Many of Australia’s coal-fired generators are facing unplanned and early retirements as revenues fall to unsustainable levels, according to a new analysis that finds a surge in wind and solar investment is pushing coal out of the electricity market.
The findings have been detailed in a joint analysis completed by the Institute for Energy Economics and Financial Analysis (IEEFA) and Green Energy Markets, which found that revenues for coal-fired generators could fall by as much as two-thirds by 2025.
The analysis found that the amount of new wind and solar investment entering the Australian energy market could exceed many recent projections, and a lack of flexibility on the part of ageing coal generators could see them retired sooner than anticipated.
“The market is facing a tidal wave of new supply, much greater than anything government authorities or market analysts forecast or even contemplated just two years ago,” Green Energy Markets’ Tristan Edis said.
“The supply added from 2018 to 2025 equates to over a third of the entire demand in the NEM, and more than eight times the annual generation of the Liddell coal-fired power station in NSW.”
The amount of added electricity generated by new wind and solar projects added between 2018 and 2025 could grow to 70,000GWh, which the report noted was more than the annual consumption of New South Wales.
The report, published by IEEFA on Wednesday, estimates that the increase in renewable energy generation will meet virtually all of the growth in expected electricity demand and will fill almost all of the gap to be left by the Liddell power station when it closes in 2023.
The report estimated that as much as 8GW of utility scale solar, 12GW of wind, and 22GW of rooftop solar would be operating across the National Electricity Market by 2025, accelerating the exit of some of the state’s oldest coal generators.
The growth in low marginal cost wind and solar generation will see generators with more expensive fuel costs, like coal and gas, pushed out of the market due to the National Electricity Market’s merit order effect.
“They will be displaced because wind and solar have no fuel cost and typically bid into the market with prices close to zero,” IEEFA analyst Johanna Bowyer said.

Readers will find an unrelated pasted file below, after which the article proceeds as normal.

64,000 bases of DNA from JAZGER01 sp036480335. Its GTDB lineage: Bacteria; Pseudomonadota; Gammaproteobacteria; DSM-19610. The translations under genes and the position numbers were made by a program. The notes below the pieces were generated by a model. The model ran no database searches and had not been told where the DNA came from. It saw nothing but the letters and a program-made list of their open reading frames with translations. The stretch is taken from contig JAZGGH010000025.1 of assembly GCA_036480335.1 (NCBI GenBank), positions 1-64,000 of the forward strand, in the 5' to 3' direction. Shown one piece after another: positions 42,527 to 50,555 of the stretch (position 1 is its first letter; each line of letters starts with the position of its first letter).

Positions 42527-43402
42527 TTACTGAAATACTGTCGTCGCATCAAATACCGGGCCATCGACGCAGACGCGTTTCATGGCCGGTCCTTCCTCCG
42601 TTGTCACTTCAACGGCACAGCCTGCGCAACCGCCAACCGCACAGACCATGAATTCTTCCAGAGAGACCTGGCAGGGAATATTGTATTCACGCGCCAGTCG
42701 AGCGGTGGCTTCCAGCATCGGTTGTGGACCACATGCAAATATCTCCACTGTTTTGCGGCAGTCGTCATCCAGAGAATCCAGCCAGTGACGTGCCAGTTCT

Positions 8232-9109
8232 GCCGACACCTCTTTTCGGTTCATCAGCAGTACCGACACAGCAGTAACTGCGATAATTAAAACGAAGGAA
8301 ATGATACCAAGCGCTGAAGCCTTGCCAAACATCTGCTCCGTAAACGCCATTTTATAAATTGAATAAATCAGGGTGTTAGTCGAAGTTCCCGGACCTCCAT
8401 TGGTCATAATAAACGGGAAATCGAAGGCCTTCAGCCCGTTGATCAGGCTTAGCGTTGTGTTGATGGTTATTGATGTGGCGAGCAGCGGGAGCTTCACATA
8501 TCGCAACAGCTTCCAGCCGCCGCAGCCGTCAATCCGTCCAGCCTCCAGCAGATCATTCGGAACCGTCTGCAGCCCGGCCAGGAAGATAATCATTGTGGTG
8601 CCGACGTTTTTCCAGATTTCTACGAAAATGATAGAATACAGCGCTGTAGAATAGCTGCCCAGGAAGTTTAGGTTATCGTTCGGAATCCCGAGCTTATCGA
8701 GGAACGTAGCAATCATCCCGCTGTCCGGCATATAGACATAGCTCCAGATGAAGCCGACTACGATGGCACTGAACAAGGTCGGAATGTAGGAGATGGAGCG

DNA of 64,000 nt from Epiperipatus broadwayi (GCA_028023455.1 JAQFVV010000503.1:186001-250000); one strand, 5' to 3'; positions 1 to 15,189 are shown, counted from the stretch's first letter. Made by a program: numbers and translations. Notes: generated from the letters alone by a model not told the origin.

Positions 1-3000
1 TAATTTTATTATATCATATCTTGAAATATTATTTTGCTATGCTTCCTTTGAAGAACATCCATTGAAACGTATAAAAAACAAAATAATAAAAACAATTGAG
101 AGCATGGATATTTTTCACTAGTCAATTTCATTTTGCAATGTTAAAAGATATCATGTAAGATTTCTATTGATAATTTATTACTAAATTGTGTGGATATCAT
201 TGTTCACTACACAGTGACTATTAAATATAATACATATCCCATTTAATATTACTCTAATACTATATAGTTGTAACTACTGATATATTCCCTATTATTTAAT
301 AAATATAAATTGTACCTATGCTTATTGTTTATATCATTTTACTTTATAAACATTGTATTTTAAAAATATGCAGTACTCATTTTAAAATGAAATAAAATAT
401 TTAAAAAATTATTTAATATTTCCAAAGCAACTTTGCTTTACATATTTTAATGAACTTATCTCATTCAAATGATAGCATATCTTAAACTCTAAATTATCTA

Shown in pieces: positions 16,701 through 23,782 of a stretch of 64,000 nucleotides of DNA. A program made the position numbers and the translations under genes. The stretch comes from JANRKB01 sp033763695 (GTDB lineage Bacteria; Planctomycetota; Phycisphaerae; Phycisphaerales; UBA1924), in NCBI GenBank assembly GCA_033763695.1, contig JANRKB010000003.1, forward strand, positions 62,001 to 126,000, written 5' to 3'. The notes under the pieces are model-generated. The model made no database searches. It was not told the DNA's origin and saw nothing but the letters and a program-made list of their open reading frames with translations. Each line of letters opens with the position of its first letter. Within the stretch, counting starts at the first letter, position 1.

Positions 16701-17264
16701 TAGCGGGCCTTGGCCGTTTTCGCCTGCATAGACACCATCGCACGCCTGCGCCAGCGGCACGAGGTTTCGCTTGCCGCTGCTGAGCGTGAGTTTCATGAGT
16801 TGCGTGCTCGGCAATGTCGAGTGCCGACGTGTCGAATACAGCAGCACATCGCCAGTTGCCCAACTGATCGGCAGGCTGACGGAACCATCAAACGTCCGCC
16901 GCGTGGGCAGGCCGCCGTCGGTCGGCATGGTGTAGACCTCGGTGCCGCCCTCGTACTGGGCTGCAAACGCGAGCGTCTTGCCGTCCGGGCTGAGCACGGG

“We predict that gas power station output will fall by 78% and coal output by 28% by 2025 compared to 2018 levels.”
The good news for consumers is that the effect will also see less generation being provided by the more expensive sources of electricity and will help drive electricity prices lower for consumers.
“The extra competition from wind and solar plants will also have a deflationary impact on wholesale electricity prices, as more expensive gas and coal generators will be needed far less. While prices will be more volatile, on average they are likely to return back to the kinds of levels that prevailed in 2015,” Bowyer added.
The analysis echoes similar warnings by other energy market analysts, including RenewEconomy contributor David Leitch, chair of the Energy Security Board Kerry Schott, and Origin Energy, which warned during its half-year results announcement that it was anticipating a ‘messy’ exit for a number of coal fired generators in New South Wales.
Origin Energy CEO Frank Calabria noted that the company’s Eraring Power Station was already suffering from the recent fall in wholesale electricity prices, which have dropped to a level that Calabria described as ‘unsustainable’ and could become a trigger for early retirements.
The analysis undertaken by IEEFA and Green Energy Markets found that the looming closure of the Liddell Power Station in New South Wales is unlikely to be enough to prevent a squeeze on the remainder of the coal fleet.
“Three to five of the remaining 15 coal power stations in the NEM will be under financial stress by 2025 according to our analysis,” Bowyer said.
“In addition to Liddell’s 2023 closure, at least one coal power station exit is likely to occur far sooner than authorities are planning for.”
Edis said that governments should focus on the development of new dispatchable and flexible supplies of electricity that can respond to variable wind and solar supplies, noting that coal generators are generally unable to provide sufficiently flexible supplies.
“The fundamental problem for coal is that solar and wind is here to stay, and coal plants just aren’t flexible enough to manage around them. Efforts to keep inflexible coal plants afloat, let alone build new coal power plants, are likely to be counter-productive,” Edis said.
“Rather than propping up these plants, which are getting very old, we need new government policies that supports private-sector investment in dispatchable power plants that will be viable over the long term. To be viable they need to be highly flexible to work around changes in wind and solar output. And they need to be low emission if we are to deliver on our climate change obligations.”